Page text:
Fines dished out to ride-hailing apps over malpractice

Authorities warned that if such foul play continues, the companies will have their certificate to run online rail hailing cars revoked.

Two online ride hailing companies, Didi Chuxing and Meituan Dianping, were each fined 100,000 yuan (US$15,911) by the city’s traffic authority for allowing illegal operations.

The punishment comes from either having cars that lacked local plates — a requirement in order to operate in Shanghai — or for unlicensed drivers.

The authority warned that if such foul play continues, the companies will have their operation certificates revoked.

On April 3, the law enforcement department of Shanghai Transport Commission launched “Operation Skynet II.” Officers went to 14 spots where they believed illegal online ride-hailing cars were more likely to frequent, including Hongqiao International Airport and Hongqiao Railway Station.

By just 10am they had discovered seven illegal operators outside Terminal 2 of Hongqiao Airport — neither the cars nor the drivers had the operation certificates. An officer with the traffic authority said the drivers simply created an account on Didi or Meituan and started picking up passengers.

Altogether 37 illegal cars were nailed throughout the city in the operation. More than two-thirds, or 29 cases, were related to Didi, while six cases involved Meituan. 

Dida Chuxing and Ucar Inc, another two ride hailing providers, were each caught with one case.

Since Meituan launched its ride-hailing business in Shanghai on March 21, voracious competition began among companies in the sector. Advertisements promising “rides with a low fee” occupied street billboards and smartphone screens.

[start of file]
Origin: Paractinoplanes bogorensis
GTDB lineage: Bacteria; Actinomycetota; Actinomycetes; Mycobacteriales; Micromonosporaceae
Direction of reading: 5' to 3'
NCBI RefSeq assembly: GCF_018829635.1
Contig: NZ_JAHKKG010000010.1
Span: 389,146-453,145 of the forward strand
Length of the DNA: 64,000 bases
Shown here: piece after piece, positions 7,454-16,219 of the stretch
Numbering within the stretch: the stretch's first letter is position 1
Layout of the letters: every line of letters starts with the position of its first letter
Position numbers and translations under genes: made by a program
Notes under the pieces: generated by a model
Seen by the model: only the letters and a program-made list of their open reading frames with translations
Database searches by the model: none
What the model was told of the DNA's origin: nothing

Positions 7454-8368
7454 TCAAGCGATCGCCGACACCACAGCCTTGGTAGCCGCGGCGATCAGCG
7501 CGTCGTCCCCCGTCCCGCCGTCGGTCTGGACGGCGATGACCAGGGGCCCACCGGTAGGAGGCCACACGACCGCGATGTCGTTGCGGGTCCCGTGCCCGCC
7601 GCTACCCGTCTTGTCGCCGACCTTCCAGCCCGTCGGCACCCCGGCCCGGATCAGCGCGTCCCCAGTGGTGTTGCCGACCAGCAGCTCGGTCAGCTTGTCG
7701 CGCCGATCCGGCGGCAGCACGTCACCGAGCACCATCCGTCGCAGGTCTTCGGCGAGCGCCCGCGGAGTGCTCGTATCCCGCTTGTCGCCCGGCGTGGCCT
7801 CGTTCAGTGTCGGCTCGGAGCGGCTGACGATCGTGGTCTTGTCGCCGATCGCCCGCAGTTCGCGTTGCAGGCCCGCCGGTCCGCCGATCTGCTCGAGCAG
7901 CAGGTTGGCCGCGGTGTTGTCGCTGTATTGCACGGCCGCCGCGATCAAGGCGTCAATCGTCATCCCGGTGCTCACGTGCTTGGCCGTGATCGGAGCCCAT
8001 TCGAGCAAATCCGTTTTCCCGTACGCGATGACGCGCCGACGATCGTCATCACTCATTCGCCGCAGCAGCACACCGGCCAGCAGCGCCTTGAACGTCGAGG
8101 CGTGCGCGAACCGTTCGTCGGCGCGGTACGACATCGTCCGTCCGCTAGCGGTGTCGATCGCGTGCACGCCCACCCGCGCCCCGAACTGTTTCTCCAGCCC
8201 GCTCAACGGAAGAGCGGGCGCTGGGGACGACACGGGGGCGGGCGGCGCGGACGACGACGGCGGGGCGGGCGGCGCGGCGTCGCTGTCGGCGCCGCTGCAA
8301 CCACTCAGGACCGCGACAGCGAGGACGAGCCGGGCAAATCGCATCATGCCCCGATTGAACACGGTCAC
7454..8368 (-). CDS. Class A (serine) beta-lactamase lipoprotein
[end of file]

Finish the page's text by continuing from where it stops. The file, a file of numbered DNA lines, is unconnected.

Meanwhile, some passengers noticed something was not quite right about some of the cars. 

Displayed on the app as a car with a Shanghai plate, some cars that showed up had a totally different, non-local plate. Many of the drivers didn't carry Shanghai hukou (permanent residency) as required. Authorities estimate about 40 percent of all online ride-hailing cars have this problem.

These drivers faced a 10,000 yuan fine and their driver’s licenses were supsended for three months. They will also be blacklisted on the city’s resident credit system, which will possibly impact on the public services they once had access to.

Such punishments don't seem tough enough to deter the drivers, however. Several drivers from Didi told Shanghai Daily the company will pay the penalty for them.

Didi did not comment on the drivers’ claims.

According to the traffic authority, this is the ninth 100,000 yuan penalty Didi Chuxing has received since regulations on online ride-hailing services took effect in 2016.

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